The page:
Since the 1980s, modern Poland has been working hard to grapple with its repressions of Holocaust memory and its often stubborn and cruel refusals to touch the scars of national witness. Cities like Warsaw and Krakow have become sites of intensive recovery and reconstruction efforts where once-forgotten names like Aston and Kozlowski, where the names of the thousands in Chrominski’s photograph, might receive some sort of memorial recognition as Jews, even if it’s only in tourist gift shops, cultural festivals, death camp tours, or on the walls of museums.
A key piece in this process has been the Krakow Jewish Culture Festival, mostly run by non-Jews for non-Jews, and which exists precisely to look memory in the face, to keep the stones from staying mute. The majority of this year’s performers came from the United States, where Jewish musical memory has long thrived alongside actual Jews, and historically the festival has, in a kind of reverse migration, imported Jewish music back into Poland. Which meant that familiar faces from the American scene like Frank London and Michael Alpert—leading New York lights of Jewish musical innovation and preservation—could play in Krakow’s only Reform synagogue on the same stage as both a crew of fellow New Yorkers (Sephardic-Mizrachi fusionists Pharoah’s Daughter, legendary Brooklyn cantor Benzion Miller, cantorial rock experimentalists The Sway Machinery) and The Other Europeans, a remarkable U.S.-Europe ensemble of Jewish and Gypsy musicians.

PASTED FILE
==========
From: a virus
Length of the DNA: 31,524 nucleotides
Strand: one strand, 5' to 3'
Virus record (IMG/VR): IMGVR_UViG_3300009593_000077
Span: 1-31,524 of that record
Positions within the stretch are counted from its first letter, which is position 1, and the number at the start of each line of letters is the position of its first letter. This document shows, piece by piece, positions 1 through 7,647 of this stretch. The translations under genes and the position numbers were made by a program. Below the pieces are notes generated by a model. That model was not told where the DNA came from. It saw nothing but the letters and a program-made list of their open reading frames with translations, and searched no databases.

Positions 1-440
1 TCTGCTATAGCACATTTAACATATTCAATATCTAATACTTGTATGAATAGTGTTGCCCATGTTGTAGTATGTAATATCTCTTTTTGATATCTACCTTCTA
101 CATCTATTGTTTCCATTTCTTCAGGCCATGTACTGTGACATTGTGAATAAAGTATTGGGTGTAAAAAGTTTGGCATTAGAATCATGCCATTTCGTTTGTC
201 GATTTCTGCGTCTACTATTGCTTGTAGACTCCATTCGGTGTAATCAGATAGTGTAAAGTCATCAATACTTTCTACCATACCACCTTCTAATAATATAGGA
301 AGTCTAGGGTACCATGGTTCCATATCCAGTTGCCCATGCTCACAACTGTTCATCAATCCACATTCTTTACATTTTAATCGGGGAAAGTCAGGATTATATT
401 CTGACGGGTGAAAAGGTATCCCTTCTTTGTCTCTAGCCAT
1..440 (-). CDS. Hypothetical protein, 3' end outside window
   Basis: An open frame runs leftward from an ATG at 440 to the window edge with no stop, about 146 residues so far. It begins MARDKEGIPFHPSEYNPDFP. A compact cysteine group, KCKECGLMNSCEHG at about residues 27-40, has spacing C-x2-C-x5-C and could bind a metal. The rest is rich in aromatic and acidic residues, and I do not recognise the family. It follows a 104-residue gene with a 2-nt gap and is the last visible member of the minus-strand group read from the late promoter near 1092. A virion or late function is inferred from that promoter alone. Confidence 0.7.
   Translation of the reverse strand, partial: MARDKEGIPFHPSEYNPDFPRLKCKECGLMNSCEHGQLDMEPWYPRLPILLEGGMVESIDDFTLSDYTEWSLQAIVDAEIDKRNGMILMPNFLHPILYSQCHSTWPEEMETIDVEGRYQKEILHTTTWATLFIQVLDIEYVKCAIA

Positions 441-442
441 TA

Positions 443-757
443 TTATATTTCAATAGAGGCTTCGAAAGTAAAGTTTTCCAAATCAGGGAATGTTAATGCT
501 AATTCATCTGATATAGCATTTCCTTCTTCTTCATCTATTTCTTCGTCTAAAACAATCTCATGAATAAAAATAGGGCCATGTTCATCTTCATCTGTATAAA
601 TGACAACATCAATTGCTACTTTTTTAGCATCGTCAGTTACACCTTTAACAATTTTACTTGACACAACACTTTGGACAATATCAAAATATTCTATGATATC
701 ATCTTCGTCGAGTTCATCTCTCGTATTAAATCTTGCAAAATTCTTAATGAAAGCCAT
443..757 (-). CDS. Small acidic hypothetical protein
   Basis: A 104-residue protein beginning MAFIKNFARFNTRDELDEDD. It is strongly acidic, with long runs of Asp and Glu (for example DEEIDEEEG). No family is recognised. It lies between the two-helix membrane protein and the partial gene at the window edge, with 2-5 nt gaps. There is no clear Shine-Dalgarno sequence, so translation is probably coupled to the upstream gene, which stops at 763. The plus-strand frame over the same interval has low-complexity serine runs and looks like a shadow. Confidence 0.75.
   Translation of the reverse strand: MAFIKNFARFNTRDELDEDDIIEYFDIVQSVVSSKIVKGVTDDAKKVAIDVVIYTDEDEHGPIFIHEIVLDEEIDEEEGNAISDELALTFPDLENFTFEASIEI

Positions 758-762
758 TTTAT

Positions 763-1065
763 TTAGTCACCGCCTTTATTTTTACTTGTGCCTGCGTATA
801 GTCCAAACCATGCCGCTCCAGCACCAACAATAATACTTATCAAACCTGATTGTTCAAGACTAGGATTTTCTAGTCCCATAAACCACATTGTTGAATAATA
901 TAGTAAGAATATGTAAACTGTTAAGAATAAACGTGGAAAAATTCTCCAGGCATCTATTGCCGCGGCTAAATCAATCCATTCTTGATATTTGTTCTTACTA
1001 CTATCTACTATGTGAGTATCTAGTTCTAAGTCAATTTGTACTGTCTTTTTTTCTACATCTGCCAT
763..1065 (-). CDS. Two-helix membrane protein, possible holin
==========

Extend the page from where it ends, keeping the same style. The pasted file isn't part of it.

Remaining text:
On the festival’s final night, Balkan Beat Box, the New York based band of Israeli brass devotees who manically meld Mediterranean and Gypsy styles through a hip-hop sensibility, commanded the coveted midnight slot. From the back of the Kazimierz square, you could barely see the stage. Well over 5,000 people had poured down Szeroka Street, dancing on cobblestones, cheering from balconies, and crowding restaurant tables. The square looked just like Chrominski’s old photo, packed and alive with people and culture not simulacra, only now the majority of the people were Poles who were not Jewish. Yet there they were, swept up in Jewish and Gypsy melodies, locked into the rhythms of history without presence, dancing with ghosts on top of mute stones.
Josh Kun is a co-founder of The Idelsohn Society for Musical Preservation and a professor in the Annenberg School for Communication at the University of Southern California. With Roger Bennett, he is co-author of And You Shall Know Us By The Trail Of Our Vinyl (Crown, 2008) and co-curator of Jews on Vinyl, currently on display at the Contemporary Jewish Museum in San Francisco.